For most of us, we want to see our A-List idols be not only glamorous, but human. Jack Palance‘s one-armed push-ups said more about Ageism in Hollywood than a thousand Op-Eds. Roberto Begnini climbing over seats on his way to the stage was a much needed jolt of fun in an overlong ceremony. Before there was Covid, there was kissing. Lots of kissing! Adrien Brody pulling presenter Halle Berry in for a dip and a lip lock in 2002 had us talking for days. Similarly, Madonna making out with Britney Spears and Christina Aguilera onstage at the 2003 VMAs ensured theirs weren’t the only tongues wagging.
Actors don’t get awarded for improvisation. The roles that bring them acclaim are born of rehearsal, research and hard work so it would stand to reason that a bit of preparation in the event of a “Win” would go a long way. During her 2013 Golden Globes speech, Jodie Foster came out as gay with poise, class and humor. That was no accident. Fred Rogers (“Mr. Rogers”) accepted a Lifetime Achievement Award from the Daytime Emmys in 1997 in what could have been a Sunday sermon, graciously crafting his remarks to be all about everyone else, instead of himself.
A once-in-a-lifetime moment deserves significant forethought to guard against mishaps. What could be worse than forgetting to thank your own spouse (I’m looking at you, Hilary Swank) or mangling a name as John Travolta famously did in 2014 when he bizarrely introduced Idina Menzel as “Adele Dazeem!?” I am actually relieved to see more winners pulling out their phones to prevent these kinds of gaffes. In a genre of Auto-Cues, most celebs get into trouble when they’re working solely off their memories or, worse, speaking extemporaneously.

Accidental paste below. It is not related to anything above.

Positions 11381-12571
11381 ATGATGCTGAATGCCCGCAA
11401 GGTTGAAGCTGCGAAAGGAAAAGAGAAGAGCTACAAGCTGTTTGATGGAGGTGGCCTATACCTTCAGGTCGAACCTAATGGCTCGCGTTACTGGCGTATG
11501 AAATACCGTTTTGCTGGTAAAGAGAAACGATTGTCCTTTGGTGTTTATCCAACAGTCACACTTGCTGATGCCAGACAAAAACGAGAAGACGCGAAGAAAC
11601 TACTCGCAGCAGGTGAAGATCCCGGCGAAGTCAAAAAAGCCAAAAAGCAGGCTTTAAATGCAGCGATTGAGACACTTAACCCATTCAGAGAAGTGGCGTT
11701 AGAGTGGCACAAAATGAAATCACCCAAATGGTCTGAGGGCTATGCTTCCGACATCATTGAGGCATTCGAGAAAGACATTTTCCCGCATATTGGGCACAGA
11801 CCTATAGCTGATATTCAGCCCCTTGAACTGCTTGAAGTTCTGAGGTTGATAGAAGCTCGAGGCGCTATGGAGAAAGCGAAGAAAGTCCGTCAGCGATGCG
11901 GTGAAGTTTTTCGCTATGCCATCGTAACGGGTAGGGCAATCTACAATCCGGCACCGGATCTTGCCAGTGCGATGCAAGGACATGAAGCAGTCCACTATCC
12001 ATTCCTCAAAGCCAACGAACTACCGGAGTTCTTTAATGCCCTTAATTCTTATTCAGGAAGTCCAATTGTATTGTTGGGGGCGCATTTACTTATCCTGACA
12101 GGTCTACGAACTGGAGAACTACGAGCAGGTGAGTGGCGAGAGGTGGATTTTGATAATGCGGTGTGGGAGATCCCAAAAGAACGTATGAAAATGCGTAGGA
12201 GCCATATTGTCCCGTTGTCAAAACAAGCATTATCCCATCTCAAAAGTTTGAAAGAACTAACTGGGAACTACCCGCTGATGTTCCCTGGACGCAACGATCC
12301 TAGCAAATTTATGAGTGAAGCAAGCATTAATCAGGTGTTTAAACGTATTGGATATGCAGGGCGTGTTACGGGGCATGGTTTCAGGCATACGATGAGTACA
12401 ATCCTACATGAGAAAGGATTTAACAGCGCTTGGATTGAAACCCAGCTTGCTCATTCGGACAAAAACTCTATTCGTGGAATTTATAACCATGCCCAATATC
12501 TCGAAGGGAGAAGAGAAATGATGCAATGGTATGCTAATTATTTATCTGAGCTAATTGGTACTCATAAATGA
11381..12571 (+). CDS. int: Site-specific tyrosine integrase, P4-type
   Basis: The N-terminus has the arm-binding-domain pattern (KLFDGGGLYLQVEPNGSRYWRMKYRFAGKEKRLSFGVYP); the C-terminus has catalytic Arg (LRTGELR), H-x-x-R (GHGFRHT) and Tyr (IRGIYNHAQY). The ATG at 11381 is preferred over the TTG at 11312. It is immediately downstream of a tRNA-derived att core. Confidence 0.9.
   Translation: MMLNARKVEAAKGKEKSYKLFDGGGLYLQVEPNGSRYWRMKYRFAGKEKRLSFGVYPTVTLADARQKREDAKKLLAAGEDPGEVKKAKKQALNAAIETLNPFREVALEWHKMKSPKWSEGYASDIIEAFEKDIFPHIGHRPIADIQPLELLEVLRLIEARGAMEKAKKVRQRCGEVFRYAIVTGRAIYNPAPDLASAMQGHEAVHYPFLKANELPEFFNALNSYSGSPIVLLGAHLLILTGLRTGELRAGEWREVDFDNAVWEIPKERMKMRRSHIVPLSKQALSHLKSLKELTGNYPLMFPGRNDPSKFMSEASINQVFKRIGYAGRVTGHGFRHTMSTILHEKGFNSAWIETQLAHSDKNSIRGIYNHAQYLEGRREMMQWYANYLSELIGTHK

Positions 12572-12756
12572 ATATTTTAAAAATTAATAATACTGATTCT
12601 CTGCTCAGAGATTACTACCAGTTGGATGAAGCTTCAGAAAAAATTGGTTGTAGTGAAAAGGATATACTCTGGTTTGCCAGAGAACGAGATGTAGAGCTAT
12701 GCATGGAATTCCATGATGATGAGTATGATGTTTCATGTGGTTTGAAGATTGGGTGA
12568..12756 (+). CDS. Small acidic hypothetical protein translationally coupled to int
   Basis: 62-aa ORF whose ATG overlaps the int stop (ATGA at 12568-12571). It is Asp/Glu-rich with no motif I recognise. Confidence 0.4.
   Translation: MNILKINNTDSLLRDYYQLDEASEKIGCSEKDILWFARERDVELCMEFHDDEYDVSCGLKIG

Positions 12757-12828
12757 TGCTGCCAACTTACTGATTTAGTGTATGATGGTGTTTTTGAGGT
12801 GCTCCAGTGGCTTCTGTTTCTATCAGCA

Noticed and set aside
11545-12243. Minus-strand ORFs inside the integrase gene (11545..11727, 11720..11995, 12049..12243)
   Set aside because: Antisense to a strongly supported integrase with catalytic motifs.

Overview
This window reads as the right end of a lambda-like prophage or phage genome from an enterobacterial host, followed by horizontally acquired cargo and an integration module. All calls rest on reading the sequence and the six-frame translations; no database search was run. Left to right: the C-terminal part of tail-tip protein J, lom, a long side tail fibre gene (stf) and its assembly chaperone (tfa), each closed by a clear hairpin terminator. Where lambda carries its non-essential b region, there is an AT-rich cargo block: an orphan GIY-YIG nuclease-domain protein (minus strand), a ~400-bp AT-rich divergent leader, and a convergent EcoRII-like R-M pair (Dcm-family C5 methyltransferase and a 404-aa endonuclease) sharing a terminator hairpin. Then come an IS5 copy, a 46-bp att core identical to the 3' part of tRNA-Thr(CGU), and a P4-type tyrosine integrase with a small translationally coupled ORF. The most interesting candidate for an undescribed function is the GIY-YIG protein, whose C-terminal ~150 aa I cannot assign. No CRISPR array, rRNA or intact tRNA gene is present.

Keep it short. As Shakespeare wisely told us, “Brevity is the soul of wit.” No one should have to be played off by the band…trust me, the conductor feels badly about it. Of course there are exceptions, such as Michelle Yeoh‘s groundbreaking Best Actress win at this year’s Critics Choice Awards, dismissing with humor and elegance the musical cues to wrap it up.
How are stars stacking up this season so far? Eddie Murphy at this year’s Golden Globes was ready for the moment and ended up getting the best laugh of the night by invoking Will Smith‘s famous pre-slap profane tirade from 2022’s Oscars. At the Critics Choice Awards, Brendan Fraser‘s speech for his comeback reward for “The Whale” had most of the audience in tears…while a gum chewing Cate Blanchett left folks scratching their heads by referring to the entire awards season as a “patriarchal pyramid” and “televised horse race.” It seemed ungrateful, especially as she still opted to take her new statuette home with her. Maybe it’s a moot point if you believe director Sam Mendes who thinks it’s “perfectly reasonable” and all but “inevitable” to have genderless awards and the SAG Awards have decided to skip a television broadcast and opt for streaming. No more need for a “Delay” or “Mute” switch.
We still have several weeks to go with the 2023 Awards season. A heartfelt suggestion for nominees: you hired a stylist, personal trainer and agent. How about a writer?